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Trusted news curation: turn your device into a personal, digital newspaper

Use Apple News, RSS, Feedly and Pocket to curate your news

We live in strange times regarding news and information provision. Paper titles are dying as people become divorced from traditional media, and spend an increasing amount of time staring at screens. But the way in which news is provided and consumed online can be problematic.

For example, it’s risky to rely on social media sites for getting your news. They don’t encourage you to read, instead valuing immediacy, interaction with individuals, and keeping you within the network itself. This often results in people reading headlines, jumping to conclusions, and complaining online about things that weren’t in the article in the first place. At its worst, this vicious cycle results in misinformation and outright deception: fake news.

You can protect yourself from this to some extent by taking control of the information you read and receive. This article shows three methods you can use to transform your iPhone into a kind of personal newspaper – and one you’ll want to read rather than just glance at before getting distracted by the next shiny thing on Facebook.

Get automated with Apple News

Apple News (free) comes baked right into your iPhone, and is a decent low-effort starting point for serving up news and other interesting things to read.

On first launching the app, you’re invited to select channels that interest you, and those you’d like to be notified about when new items appear. You can always update your choices later, but we recommend disabling notifications. Instead, make news apps something you head to by default on a morning commute, over breakfast, or when relaxing in the evening – a task for the day, rather than something that will distract you when doing something important.

Spotlight in Apple News

The app enables several ways to get at stories. For You is an algorithmic news feed, based on channels or topics you’ve expressed an interest in. It’s a good place to get an overview of what’s happening in the world, and trending stories provide opportunities to explore outside of your bubble. Spotlight, by contrast, is akin to a daily magazine, featuring meaty articles hand-picked by Apple.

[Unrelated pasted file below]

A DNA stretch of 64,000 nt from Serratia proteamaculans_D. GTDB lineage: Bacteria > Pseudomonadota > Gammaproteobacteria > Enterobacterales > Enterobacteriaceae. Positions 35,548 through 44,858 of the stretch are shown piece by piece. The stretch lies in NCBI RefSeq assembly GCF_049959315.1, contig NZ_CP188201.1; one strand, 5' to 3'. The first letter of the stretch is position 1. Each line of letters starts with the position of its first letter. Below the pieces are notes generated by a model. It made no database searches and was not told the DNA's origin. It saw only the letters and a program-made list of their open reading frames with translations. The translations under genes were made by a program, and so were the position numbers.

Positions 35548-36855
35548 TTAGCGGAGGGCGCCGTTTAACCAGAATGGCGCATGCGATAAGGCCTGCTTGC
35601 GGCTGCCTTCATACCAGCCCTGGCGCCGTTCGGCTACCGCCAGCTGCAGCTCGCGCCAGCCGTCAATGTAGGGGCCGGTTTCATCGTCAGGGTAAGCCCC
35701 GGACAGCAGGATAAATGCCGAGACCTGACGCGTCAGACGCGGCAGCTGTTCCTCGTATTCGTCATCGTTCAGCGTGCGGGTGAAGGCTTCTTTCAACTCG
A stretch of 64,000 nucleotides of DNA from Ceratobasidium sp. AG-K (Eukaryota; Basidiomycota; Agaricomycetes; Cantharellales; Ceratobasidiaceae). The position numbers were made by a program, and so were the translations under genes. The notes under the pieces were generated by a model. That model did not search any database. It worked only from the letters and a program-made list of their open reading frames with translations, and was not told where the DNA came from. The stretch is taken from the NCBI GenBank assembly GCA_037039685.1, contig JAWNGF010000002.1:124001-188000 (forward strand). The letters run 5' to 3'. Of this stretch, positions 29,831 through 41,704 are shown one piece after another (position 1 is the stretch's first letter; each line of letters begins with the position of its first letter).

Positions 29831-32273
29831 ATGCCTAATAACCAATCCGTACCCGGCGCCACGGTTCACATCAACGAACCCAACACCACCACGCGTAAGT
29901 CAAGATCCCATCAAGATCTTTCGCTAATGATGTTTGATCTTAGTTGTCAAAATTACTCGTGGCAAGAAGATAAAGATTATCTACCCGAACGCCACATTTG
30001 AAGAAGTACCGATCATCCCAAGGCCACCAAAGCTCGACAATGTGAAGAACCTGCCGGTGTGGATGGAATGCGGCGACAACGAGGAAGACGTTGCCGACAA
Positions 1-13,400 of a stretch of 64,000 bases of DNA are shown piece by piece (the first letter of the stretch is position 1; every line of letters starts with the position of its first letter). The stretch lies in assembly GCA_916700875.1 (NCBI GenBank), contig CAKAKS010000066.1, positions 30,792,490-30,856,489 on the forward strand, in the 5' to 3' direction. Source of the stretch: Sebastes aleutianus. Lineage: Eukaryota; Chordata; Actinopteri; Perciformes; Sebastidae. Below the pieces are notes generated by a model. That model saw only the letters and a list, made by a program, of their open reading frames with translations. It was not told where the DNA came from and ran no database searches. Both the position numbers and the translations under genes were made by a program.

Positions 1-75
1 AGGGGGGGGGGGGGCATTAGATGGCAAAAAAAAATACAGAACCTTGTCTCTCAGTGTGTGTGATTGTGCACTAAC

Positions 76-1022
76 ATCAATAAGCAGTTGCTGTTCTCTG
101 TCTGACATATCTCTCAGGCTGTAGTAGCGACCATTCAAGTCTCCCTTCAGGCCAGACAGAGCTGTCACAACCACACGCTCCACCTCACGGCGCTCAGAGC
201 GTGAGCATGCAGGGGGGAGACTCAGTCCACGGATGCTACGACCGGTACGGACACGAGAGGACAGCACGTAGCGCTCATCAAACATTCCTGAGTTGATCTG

In the Following tab, you can quickly get at any of your selected sources or topics. This is useful when you want more focus than For You and Spotlight afford. You can also edit your channels and topics here, and Apple provides suggestions based on Safari and app usage.

A single feed in Apple News

There are other apps in this space, such as the cross-platform Flipboard (free). But unless you’ve a compelling reason to avoid Apple’s app, try it first. It’s fully optimized for iPhone, uses your activity to make the selection of stories more relevant, and has a really nice interface.

Go old school with RSS and Feedly

Apple News provides you with some control over the articles it serves up, but there remains an element of randomness. Large publications get the bulk of available slots, it’s easy to miss stories you might have found interesting, and small blogs are often invisible to Apple News. RSS largely gets around such problems.